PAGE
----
Group Sounds Four & Five – Black & White Raga
(Jazz In Britain. CD review by John Bungey)
There’s a tune here from 1966 written by Jack Bruce, the late and legendary bassist, that for all his journeys through blues-rock, fusion and classical, sounds unlike anything he is famous for.
Snow is a striking five-minute dialogue between double bass and horns that has never been heard on record before. With the reflective air of north European tone poetry, it’s closer to Edward Vesala or Jan Garbarek than Sunshine of Your Love. If ECM had existed, producer Manfred Eicher would surely have plonked Bruce in a remote Nordic studio to see if permafrost and pine forests could spark a whole album of this pensive chamber style. It would, of course, have been a very different future to power-trioing round the American rock circuit shredding a Gibson EB3 with Cream.
Snow‘s brooding atmosphere may not be typical of this intriguing release but does represent the quality of playing on two vintage BBC sessions led by trumpeter Henry Lowther and tenor saxophonist Lyn Dobson. The band Group Sounds Five also includes bassist Ron Rubin, pianist Ken McCarthy and Jon Hiseman on drums. They were taped by the BBC in November 1965. Seven months later, for Group Sounds Four, McCarthy and Rubin had gone and Bruce was in. The recordings, assumed lost, were rediscovered in the archive of Hiseman who died in 2018. Both sets document free-ish, forward-looking music influenced by (but not enslaved to) Ornette Coleman and modal John Coltrane. As Duncan Heining observes in the sleeve notes, there were then no jazz schools to teach you how to play just records and your peers. Lowther and Dobson are powerful frontmen, fast, fluent, constantly inventive, powered by Hiseman’s sensitive and flexible drumming. The first set includes Coltrane’s Red Planet (Miles’ Mode), a hard bop take on Night and Day and culminates in the sharp-edged and intricate Black & White Raga by the composer-pianist Mike Taylor, a great lost talent of the Sixties. Set two, which includes Bruce’s Snow and a potent Softly, As In a Morning Sunrise, reveals an increasingly confident band brimming with urgency and ideas. Dobson’s piece Straight Away includes a masterly drum solo from Hiseman that prefigures his roof-raising displays with his fusion band Colosseum (in the days before clumsier rock drummers turned the extended solo into a universal cue to get the drinks in).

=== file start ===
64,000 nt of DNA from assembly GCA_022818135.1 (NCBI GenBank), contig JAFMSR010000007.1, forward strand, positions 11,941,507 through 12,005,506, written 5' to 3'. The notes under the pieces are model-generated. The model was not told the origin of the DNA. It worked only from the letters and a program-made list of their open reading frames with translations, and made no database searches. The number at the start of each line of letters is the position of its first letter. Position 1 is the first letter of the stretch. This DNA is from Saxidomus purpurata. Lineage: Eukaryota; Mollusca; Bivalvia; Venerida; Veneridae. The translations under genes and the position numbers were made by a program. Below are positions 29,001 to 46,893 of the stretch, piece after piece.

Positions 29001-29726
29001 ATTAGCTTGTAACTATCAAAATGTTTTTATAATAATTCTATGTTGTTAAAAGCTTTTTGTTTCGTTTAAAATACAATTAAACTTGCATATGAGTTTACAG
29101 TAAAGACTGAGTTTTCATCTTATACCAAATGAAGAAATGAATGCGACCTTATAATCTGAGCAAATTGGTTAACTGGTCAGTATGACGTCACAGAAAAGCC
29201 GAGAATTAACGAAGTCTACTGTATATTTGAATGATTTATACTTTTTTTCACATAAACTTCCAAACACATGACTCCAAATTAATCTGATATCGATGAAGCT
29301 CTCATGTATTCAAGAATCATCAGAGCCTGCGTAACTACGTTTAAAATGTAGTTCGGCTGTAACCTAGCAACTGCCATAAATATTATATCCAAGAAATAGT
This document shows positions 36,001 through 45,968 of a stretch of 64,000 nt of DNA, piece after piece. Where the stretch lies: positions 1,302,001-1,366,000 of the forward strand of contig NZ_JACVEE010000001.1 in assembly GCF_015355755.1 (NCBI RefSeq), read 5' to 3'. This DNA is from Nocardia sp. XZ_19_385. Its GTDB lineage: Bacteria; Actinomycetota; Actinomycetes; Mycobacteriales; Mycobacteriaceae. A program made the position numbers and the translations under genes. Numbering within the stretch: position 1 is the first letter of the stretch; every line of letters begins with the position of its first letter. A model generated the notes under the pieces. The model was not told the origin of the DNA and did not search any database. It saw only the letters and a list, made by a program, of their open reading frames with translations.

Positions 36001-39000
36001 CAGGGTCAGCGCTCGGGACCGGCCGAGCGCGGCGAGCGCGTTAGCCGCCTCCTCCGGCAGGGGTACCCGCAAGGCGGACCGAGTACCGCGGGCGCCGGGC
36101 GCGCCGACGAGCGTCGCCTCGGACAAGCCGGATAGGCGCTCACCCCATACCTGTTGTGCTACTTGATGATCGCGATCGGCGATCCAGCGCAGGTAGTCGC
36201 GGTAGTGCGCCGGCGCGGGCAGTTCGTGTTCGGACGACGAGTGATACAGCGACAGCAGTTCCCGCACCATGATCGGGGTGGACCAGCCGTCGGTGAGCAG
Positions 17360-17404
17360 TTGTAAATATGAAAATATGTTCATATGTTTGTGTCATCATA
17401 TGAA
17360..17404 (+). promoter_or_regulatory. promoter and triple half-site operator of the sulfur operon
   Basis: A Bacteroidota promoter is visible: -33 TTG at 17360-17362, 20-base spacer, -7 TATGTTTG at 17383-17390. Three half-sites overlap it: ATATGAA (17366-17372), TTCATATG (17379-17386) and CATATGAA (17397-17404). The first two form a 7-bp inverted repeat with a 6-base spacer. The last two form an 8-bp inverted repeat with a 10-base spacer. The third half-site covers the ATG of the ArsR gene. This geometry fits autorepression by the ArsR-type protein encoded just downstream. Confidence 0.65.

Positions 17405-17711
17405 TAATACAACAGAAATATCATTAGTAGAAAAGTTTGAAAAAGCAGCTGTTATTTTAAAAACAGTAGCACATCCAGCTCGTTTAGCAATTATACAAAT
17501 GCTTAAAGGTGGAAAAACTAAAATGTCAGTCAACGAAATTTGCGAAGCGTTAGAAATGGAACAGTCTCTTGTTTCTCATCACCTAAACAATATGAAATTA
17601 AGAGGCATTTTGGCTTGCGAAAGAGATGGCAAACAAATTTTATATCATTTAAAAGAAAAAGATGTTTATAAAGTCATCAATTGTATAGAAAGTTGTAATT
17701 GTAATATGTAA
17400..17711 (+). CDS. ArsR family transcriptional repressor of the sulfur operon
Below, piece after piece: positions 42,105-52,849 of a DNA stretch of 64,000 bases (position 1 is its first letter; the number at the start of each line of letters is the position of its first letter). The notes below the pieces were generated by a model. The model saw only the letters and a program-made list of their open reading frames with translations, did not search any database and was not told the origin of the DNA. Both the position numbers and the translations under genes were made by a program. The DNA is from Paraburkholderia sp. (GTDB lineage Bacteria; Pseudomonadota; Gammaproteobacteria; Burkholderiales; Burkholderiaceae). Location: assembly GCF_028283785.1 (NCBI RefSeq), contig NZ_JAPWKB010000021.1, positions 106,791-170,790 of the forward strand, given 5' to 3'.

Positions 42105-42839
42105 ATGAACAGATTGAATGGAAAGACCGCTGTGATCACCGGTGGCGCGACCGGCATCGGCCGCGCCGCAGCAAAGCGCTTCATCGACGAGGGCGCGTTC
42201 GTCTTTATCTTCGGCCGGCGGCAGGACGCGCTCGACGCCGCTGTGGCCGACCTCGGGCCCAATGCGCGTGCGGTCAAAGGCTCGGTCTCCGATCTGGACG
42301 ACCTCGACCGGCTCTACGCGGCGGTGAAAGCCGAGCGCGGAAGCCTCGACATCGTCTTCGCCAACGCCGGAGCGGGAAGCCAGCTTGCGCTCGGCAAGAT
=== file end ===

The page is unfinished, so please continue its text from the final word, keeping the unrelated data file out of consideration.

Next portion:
In the rather thinly documented arena of mid-Sixties modern British jazz a Group Sounds album would surely have been a fine thing. But these were busy men with rent to pay (and, anyway, this was an age when you had to wait for an invitation to record). Bruce had left John Mayall’s Bluesbreakers and was playing with chart popsters Manfred Mann. In 1966 Bruce sang harmony on the band’s No 1 hit Pretty Flamingo while Dobson played flute. Lowther was also hired by Mann – not to mention Johnny Dankworth, Graham Collier and Mayall in that era.
Group Sounds Four was apparently one of those bands that spent much more time rehearsing than performing to paying audiences. For those gigs, jazz musicians often had to look towards R’n’B, pop and “commercial” music. All of which may sound pretty familiar to players half a century on.
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